Numerous procedures have been portrayed for digestive atresia treatment. Significant complexities incorporate anastomotic release and useful gastrointestinal obstacle at the anastomosis site. Tightening the proximal widened gut dodges spillage and distension of the thick inside wall into the distal gut that might create a motility issue, yet this procedure has possible complexities because of the long anastomosis site [3].

Many techniques have been described for intestinal atresia treatment. Major complications include anastomotic leak and functional intestinal obstruction at the anastomosis site. Tapering the proximal dilated bowel avoids leakage and protrusion of the thick bowel wall into the distal bowel that may produce a motility disorder, but this technique has potential complications due to the long anastomosis site. Tapering is done at the antimesenteric site and may have a blood supply problem that can be prevented by having a 0° excision at the mesenteric site, as described in this technique. End-to-oblique anastomosis is carried out using the techniques of Nixon and Benson. In contrast, we leave adequate full-thickness tissue on both mesenteric sides to allow safe anastomosis and resolve the size disparity problem physiologically. A judicious funnel-shaped anastomosis is done to propel the intestinal contents along the lumen in a linear fashion. Although, we applied this technique to only a limited number of patients, we consider this technique to be safe, simple, and useful. At the same time, physiologic passage could reduce complications, such as anastomotic leak, functional obstruction, and feeding intolerance. We recommend this method of intestinal anastomosis in cases of proximal dilated segments. [4].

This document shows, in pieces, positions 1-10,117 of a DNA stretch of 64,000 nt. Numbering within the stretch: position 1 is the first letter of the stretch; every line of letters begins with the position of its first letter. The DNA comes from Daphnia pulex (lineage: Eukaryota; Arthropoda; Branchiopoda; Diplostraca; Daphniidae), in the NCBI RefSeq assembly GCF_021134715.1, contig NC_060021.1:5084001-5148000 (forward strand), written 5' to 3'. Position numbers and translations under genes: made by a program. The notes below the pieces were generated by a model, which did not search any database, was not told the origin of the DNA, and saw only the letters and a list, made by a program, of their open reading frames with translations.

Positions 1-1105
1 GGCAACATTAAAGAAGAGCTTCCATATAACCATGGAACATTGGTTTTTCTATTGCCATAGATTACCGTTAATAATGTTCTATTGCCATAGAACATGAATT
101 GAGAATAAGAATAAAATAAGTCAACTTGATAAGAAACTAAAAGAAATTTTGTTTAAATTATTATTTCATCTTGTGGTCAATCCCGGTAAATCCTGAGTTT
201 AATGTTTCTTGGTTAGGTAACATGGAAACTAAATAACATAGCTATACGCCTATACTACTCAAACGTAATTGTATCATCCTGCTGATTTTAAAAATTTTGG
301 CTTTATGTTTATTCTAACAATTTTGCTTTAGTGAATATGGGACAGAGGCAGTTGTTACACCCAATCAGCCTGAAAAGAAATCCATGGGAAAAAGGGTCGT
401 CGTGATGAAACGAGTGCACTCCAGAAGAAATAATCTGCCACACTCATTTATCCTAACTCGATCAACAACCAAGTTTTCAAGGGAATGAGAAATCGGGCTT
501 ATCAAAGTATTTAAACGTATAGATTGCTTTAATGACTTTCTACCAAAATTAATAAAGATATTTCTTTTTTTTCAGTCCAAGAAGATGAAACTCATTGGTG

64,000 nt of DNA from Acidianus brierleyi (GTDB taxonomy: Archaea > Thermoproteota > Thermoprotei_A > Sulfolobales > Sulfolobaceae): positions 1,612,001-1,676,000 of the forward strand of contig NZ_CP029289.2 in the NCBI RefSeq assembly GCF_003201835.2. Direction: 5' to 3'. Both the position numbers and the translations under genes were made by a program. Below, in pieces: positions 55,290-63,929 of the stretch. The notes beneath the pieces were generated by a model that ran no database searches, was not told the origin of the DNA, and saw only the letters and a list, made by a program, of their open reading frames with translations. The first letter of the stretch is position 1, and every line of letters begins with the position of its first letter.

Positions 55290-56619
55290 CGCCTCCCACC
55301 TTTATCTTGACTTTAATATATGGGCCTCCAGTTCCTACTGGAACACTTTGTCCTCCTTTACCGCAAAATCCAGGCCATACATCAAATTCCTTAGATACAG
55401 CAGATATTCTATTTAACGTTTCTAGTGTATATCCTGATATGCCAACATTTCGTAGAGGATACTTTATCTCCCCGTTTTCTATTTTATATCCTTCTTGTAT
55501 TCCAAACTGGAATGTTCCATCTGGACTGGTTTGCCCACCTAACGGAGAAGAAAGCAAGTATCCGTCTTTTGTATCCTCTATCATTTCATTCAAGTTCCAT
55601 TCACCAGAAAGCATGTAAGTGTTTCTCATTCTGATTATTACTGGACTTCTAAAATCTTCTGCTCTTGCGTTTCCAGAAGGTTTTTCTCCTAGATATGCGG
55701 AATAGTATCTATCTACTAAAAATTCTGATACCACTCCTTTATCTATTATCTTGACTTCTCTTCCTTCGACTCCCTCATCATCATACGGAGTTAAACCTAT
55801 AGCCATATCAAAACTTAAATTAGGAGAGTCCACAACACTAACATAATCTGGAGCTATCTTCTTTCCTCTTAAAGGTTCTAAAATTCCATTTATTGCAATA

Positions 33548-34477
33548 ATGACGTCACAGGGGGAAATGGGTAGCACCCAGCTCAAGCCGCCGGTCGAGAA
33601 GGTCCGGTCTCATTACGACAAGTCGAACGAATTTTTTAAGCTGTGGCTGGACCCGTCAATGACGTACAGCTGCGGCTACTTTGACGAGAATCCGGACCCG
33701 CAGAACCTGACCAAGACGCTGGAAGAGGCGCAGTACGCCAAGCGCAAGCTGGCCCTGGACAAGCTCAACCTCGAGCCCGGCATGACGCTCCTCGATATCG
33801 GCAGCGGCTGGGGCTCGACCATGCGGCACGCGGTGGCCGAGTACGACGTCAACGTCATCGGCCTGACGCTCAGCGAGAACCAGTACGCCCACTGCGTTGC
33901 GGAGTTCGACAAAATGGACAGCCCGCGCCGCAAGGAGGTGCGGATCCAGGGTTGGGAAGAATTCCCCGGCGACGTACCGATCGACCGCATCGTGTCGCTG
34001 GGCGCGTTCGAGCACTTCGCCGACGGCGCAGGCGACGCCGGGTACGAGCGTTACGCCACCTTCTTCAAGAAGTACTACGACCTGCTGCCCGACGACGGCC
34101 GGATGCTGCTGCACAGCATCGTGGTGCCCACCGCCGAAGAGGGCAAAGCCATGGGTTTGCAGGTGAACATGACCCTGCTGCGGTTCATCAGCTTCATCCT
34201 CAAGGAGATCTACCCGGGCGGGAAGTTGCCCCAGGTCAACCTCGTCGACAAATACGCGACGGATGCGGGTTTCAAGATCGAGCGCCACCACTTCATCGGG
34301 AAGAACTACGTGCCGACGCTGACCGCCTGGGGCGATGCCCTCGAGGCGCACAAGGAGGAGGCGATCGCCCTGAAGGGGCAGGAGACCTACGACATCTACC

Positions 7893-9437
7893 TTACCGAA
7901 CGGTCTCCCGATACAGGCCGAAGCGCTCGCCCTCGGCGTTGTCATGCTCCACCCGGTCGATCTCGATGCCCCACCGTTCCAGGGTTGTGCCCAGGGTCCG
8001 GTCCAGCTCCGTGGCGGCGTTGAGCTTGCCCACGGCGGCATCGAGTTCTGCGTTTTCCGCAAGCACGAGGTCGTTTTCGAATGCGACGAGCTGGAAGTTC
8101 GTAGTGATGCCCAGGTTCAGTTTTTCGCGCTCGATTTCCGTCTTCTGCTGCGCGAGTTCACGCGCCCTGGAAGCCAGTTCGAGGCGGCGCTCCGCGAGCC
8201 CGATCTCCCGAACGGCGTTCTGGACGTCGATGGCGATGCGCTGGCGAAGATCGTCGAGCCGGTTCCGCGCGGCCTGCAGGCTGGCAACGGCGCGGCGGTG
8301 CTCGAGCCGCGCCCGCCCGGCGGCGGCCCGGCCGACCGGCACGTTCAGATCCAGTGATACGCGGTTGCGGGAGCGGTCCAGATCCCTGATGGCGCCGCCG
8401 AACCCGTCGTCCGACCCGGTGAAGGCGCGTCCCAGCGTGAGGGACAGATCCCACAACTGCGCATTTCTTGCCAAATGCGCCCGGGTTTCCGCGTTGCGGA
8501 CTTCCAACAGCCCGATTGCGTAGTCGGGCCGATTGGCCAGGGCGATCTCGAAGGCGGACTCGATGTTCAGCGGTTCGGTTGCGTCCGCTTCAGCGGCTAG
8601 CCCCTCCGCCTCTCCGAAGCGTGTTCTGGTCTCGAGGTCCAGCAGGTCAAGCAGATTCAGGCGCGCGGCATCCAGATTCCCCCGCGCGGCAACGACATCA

Tightening is finished at the ant mesenteric site and may have a blood supply issue that can be forestalled by having a 0° extraction at the mesenteric site, as portrayed in this method. End-toangled anastomosis is completed utilizing the methods of Nixon and Benson. Conversely, we leave satisfactory full-thickness tissue (4 mm wide) on both mesenteric sides to physiologically permit safe anastomosis and resolve the size divergence issue. A prudent channel molded anastomosis is finished to move the gastrointestinal items along the lumen in a straight style.


  1. Grosfeld JL, Ballantine TV, Shoemaker R. Operative management of intestinal atresia and stenosis based on pathologic findings. J pediatr surg. 1979;14(3):368-75.
  2. Indexed at, Google Scholar, Cross Ref

  3. Adzick NS, Harrison MR. Tapering duodenoplasty for megaduodenum associated with duodenal atresia. J pediatr surg. 1986;21(4):311-2.
  4. Indexed at, Google Scholar, Cross Ref

  5. Kimura K, Perdzynski W, Soper RT. Elliptical seromuscular resection for tapering the proximal dilated bowel in duodenal or jejunal atresia. J  pediatr surg. 1996;31(10):1405-6.
  6. Indexed at, Google Scholar, Cross Ref

  7. Escobar MA, Ladd AP, Grosfeld JL, et al. Duodenal atresia and stenosis: long-term follow-up over 30 years. J pediatr Surg. 2004;39(6):867-71.
  8. Indexed at, Google Scholar, Cross Ref

Get the App